3644 Wilshire Boulevard

PLEASE SEE OUR COMPANION HISTORIES
BERKELEY SQUARE   WINDSOR SQUARE   FREMONT PLACE
   ST. JAMES PARK   WESTMORELAND PLACE   
FOR AN INTRODUCTION TO WILSHIRE BOULEVARD, CLICK HERE



Designed by John C. Austin and built for businessman J. Frank Walters in 1907 at the southwest corner of Wilshire and Harvard boulevards, 3644 became the home of banker George B. Chaffey in May 1908. President of the Hibernian Savings Bank at the time and well-known as an engineer and land developer, Chaffey was a prime figure in the story of bringing water to Los Angeles from the Owens Valley. One of the mythic builders of late-19th-century Southern California, he was one of at least three men called the "Father of the Imperial Valley" for bringing water to the region from the Colorado River; he also has the distinction of being the founder of Ontario, which he named for his native province, rating him a 13-foot bronze statue in front of the city hall at Upland. The Chaffey family remained at 3644 until 1916; the next year, it became the property of pioneer Los Angeles real estate man Milton Y. Kellam, a widower in his late 70s and father of five who did some remodeling to accommodate his four middle-aged, unmarried children and an older brother. Kellam died in late 1924; within two years, the house became the West Chester School for Girls. The Department of Building and Safety issued a demolition permit for the house on July 5, 1928; two years later it was replaced with a building by Morgan, Walls & Clements that still stands on the property, one built as a branch store for Mullen & Bluett clothiers (please see Wilshire After Its Houses).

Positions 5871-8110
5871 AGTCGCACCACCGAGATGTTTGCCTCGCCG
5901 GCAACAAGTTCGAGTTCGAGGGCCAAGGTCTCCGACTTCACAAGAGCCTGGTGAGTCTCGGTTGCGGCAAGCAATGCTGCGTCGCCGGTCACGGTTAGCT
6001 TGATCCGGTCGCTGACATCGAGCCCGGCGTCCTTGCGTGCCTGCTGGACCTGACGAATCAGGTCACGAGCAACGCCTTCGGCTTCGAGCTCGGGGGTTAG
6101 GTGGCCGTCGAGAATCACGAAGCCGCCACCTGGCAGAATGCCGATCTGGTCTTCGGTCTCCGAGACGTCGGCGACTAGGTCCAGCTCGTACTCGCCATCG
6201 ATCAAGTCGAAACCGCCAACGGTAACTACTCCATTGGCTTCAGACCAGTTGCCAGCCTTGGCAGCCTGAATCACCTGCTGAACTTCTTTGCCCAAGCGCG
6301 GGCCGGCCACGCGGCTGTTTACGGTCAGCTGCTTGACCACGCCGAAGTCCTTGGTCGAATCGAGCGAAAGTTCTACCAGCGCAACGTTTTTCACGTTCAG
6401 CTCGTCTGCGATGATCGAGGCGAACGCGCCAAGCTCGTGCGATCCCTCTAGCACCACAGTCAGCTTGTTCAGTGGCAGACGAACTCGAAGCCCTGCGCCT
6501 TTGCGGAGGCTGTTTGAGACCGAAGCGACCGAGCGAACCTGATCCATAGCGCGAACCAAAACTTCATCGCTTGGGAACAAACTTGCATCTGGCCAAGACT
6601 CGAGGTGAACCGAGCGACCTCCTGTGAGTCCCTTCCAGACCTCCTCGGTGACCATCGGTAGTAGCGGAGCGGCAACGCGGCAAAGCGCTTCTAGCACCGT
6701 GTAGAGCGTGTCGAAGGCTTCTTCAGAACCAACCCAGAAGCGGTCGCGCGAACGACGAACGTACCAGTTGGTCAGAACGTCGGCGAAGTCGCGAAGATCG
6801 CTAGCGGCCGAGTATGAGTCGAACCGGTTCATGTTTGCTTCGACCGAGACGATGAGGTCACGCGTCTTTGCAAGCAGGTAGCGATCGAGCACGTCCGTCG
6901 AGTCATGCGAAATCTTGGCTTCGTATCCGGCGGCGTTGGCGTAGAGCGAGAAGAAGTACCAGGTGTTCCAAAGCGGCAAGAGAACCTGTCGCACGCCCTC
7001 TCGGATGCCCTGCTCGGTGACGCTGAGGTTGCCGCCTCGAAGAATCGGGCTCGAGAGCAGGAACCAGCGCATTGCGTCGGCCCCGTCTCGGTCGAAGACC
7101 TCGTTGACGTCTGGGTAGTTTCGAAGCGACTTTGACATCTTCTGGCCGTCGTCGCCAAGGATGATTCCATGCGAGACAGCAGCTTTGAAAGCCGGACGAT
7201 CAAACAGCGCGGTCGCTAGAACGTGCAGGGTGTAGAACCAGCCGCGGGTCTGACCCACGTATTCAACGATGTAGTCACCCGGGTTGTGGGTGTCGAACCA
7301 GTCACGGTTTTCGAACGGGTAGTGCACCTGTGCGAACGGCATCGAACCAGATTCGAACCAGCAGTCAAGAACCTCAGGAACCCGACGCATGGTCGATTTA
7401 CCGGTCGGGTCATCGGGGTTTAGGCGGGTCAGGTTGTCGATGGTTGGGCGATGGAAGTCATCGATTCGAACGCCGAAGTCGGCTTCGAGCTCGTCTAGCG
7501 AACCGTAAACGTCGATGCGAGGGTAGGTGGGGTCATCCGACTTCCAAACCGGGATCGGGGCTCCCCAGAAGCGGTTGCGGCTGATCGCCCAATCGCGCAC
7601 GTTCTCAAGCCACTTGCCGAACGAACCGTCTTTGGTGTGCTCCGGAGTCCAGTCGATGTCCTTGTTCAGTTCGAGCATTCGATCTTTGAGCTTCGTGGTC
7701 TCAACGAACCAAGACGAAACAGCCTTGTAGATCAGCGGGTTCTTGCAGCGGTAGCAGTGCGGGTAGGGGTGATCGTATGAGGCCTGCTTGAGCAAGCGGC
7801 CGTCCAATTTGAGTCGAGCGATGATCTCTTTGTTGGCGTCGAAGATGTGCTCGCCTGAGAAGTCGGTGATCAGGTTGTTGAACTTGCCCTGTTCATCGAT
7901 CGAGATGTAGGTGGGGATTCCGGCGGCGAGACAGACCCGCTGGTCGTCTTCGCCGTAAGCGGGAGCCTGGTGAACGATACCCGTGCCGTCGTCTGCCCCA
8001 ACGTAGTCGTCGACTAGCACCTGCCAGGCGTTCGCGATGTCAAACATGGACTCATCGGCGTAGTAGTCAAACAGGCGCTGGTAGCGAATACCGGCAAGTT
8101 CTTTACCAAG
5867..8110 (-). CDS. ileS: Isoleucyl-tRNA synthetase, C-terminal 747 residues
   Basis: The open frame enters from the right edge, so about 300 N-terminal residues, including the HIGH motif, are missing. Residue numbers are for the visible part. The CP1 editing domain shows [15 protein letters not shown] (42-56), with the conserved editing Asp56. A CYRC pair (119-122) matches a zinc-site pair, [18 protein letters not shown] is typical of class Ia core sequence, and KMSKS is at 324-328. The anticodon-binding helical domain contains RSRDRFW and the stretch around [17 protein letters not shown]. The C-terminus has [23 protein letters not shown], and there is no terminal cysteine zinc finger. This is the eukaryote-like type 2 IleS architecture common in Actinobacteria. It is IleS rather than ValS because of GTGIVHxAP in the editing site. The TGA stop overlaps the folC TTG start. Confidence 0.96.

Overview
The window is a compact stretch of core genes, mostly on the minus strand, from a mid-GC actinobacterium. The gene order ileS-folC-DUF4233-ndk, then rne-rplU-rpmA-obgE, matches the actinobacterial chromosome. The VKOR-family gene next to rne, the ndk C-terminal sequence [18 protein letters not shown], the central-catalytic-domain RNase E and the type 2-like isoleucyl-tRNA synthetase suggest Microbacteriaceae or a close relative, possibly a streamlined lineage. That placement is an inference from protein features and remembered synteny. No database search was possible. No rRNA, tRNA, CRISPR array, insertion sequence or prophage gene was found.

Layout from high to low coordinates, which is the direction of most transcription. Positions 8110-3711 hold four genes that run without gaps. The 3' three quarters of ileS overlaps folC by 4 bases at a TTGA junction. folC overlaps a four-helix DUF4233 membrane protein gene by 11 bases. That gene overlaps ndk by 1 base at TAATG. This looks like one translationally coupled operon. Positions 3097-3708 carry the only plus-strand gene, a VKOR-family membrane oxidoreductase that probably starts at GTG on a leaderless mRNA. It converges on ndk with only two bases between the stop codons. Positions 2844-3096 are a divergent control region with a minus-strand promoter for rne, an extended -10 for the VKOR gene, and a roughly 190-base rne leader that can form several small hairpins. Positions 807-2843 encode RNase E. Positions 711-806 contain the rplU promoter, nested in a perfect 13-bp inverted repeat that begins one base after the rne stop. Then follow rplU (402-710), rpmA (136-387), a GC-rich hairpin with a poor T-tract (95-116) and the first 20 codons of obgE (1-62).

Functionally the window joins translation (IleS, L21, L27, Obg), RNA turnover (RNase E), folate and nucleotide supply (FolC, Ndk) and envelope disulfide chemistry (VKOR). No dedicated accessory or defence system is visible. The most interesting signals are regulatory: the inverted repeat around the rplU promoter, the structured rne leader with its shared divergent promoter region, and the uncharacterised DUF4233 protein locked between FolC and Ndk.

As seen in the Los Angeles Times, October 5, 1926



Illustrations: LAT